"Some of these are pretty basic security practices," Osterag adds. "It's a wake up for the retail industry, for those merchants to take a look at their networks ... to make sure all of their systems are configured properly."

Web application attacks, whether waged via SQL injection or cross-scripting, allow for easy access to a company's intellectual property, Ostertag says. And unless businesses are regularly testing their network security and patching and updating their software and systems, network compromises from Web app attacks will increase, he says.

"What we see, overall, is that when we look at the 10 years' worth of data from 95 countries and a variety of industries, what stands out is that if you have a presence on the Internet, you are a target," Ostertag says. "Intrusion and data breaches cross all industries and all international boundaries."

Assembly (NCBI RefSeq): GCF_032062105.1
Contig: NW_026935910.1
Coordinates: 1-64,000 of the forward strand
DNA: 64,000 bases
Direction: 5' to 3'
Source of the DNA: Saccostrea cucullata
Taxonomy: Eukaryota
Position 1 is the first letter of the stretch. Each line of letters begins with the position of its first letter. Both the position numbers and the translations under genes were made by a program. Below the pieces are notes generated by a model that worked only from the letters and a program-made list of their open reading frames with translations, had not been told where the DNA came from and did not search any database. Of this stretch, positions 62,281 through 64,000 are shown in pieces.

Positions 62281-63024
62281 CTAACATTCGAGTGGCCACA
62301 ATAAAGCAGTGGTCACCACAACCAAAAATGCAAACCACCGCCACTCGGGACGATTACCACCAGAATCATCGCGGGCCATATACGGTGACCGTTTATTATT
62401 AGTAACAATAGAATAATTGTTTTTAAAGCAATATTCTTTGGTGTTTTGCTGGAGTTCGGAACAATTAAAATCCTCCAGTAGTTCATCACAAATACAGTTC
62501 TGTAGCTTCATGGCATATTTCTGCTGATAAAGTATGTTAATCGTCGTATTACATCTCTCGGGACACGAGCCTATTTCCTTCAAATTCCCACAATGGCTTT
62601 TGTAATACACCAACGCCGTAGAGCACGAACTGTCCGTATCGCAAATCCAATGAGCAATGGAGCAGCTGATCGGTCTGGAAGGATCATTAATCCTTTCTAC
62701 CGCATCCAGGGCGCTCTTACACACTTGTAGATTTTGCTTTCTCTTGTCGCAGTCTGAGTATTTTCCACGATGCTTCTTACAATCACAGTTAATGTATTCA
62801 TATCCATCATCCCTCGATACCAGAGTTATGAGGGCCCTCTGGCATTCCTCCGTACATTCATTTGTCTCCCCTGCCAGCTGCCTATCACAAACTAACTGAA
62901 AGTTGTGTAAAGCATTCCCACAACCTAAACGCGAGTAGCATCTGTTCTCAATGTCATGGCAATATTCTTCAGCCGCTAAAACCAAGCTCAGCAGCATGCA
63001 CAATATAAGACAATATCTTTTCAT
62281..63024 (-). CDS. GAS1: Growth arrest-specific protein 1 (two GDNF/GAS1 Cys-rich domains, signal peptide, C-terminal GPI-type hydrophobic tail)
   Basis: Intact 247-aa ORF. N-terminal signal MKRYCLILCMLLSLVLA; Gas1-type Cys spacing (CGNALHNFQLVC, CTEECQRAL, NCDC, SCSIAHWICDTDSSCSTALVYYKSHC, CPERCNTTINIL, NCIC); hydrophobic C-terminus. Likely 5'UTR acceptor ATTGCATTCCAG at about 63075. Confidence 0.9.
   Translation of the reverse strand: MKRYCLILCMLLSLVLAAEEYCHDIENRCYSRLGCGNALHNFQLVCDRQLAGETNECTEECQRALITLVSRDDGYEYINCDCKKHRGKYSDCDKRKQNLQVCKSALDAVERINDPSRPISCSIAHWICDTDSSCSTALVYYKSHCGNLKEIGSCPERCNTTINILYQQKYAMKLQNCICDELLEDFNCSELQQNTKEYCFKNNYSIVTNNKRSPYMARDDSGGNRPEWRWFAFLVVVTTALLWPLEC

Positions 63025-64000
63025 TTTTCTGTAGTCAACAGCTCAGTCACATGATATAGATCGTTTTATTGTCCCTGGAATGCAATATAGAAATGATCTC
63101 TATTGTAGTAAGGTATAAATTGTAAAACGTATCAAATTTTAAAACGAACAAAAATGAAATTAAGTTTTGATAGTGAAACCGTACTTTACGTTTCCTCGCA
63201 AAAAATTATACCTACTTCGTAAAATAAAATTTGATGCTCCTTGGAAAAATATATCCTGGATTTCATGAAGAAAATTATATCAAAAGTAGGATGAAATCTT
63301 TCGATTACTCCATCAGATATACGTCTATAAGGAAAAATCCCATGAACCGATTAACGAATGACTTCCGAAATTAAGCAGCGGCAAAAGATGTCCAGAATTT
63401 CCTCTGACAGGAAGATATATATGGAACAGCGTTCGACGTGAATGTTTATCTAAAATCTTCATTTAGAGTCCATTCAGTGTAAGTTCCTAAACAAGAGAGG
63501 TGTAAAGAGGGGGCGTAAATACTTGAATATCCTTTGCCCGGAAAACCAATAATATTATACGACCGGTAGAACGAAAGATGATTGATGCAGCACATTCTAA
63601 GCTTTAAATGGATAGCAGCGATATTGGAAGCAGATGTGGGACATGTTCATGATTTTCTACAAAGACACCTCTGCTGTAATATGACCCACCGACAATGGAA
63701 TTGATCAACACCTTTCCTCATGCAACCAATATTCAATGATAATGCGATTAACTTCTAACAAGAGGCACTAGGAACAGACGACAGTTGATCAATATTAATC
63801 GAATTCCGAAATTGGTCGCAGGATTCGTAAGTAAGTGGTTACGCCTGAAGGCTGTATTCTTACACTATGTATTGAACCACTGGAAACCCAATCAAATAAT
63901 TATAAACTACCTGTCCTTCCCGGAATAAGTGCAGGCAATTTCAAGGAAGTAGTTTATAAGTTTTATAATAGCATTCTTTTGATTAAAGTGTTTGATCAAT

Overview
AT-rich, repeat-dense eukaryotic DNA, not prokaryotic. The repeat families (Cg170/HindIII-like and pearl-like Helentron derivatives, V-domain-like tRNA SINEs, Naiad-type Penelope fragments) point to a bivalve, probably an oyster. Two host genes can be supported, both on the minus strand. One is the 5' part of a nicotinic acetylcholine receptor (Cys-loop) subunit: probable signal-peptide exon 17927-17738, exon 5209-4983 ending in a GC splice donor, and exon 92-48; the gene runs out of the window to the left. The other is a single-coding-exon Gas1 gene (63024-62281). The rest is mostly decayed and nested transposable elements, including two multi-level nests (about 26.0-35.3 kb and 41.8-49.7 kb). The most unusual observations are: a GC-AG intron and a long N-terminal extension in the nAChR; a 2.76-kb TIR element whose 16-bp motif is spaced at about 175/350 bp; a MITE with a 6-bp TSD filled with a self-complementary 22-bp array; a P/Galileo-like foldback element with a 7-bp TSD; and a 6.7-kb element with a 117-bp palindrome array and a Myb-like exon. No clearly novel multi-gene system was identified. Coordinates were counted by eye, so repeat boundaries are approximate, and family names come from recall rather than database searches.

During this interview, Ostertag discusses:

  • Why vulnerability scanning and penetration testing are so critical;
  • Why network intrusions often take months to detect; and
  • Security steps all organizations should be taking to ensure they are protected.

Ostertag has more than 30 years of investigative experience in the government and security arenas. He coordinates the forensic investigations conducted by the Verizon investigative response unit worldwide. He is a certified expert witness and is a frequent instructor and speaker on the topics of data compromise investigation and international criminal organizations. Previously, Ostertag worked as a retail regional investigator and served 14 years as a police detective sergeant and four years as a state's attorney investigator. He also was the global manager of field investigations at Discover Financial Services for more than 10 years.